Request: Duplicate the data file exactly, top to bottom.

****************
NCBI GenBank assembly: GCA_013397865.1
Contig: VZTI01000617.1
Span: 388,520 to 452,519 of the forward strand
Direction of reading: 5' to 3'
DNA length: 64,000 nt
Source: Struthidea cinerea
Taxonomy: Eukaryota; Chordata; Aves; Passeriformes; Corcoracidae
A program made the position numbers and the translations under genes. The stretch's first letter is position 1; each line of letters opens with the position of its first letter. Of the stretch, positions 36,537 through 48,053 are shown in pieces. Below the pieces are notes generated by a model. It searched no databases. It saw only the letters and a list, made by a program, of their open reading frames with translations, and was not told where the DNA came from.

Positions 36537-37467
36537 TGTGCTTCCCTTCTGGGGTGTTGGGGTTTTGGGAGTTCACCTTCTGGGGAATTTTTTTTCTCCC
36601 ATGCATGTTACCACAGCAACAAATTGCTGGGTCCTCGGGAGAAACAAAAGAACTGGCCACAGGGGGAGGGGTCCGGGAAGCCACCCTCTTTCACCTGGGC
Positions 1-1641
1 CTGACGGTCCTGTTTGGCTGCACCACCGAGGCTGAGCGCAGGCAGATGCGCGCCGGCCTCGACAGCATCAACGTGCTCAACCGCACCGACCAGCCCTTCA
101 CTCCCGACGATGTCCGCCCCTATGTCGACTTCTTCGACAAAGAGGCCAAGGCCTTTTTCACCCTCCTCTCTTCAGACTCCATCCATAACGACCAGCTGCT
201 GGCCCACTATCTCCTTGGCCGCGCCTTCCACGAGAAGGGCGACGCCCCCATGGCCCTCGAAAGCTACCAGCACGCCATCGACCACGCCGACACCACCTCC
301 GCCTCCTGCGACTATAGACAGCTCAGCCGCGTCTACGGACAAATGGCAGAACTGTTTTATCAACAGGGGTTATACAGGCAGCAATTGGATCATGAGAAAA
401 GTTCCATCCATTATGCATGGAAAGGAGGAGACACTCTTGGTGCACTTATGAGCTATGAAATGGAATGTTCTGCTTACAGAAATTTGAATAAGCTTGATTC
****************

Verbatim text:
NCBI GenBank assembly: GCA_013397865.1
Contig: VZTI01000617.1
Span: 388,520 to 452,519 of the forward strand
Direction of reading: 5' to 3'
DNA length: 64,000 nt
Source: Struthidea cinerea
Taxonomy: Eukaryota; Chordata; Aves; Passeriformes; Corcoracidae
A program made the position numbers and the translations under genes. The stretch's first letter is position 1; each line of letters opens with the position of its first letter. Of the stretch, positions 36,537 through 48,053 are shown in pieces. Below the pieces are notes generated by a model. It searched no databases. It saw only the letters and a list, made by a program, of their open reading frames with translations, and was not told where the DNA came from.

Positions 36537-37467
36537 TGTGCTTCCCTTCTGGGGTGTTGGGGTTTTGGGAGTTCACCTTCTGGGGAATTTTTTTTCTCCC
36601 ATGCATGTTACCACAGCAACAAATTGCTGGGTCCTCGGGAGAAACAAAAGAACTGGCCACAGGGGGAGGGGTCCGGGAAGCCACCCTCTTTCACCTGGGC
Positions 1-1641
1 CTGACGGTCCTGTTTGGCTGCACCACCGAGGCTGAGCGCAGGCAGATGCGCGCCGGCCTCGACAGCATCAACGTGCTCAACCGCACCGACCAGCCCTTCA
101 CTCCCGACGATGTCCGCCCCTATGTCGACTTCTTCGACAAAGAGGCCAAGGCCTTTTTCACCCTCCTCTCTTCAGACTCCATCCATAACGACCAGCTGCT
201 GGCCCACTATCTCCTTGGCCGCGCCTTCCACGAGAAGGGCGACGCCCCCATGGCCCTCGAAAGCTACCAGCACGCCATCGACCACGCCGACACCACCTCC
301 GCCTCCTGCGACTATAGACAGCTCAGCCGCGTCTACGGACAAATGGCAGAACTGTTTTATCAACAGGGGTTATACAGGCAGCAATTGGATCATGAGAAAA
401 GTTCCATCCATTATGCATGGAAAGGAGGAGACACTCTTGGTGCACTTATGAGCTATGAAATGGAATGTTCTGCTTACAGAAATTTGAATAAGCTTGATTC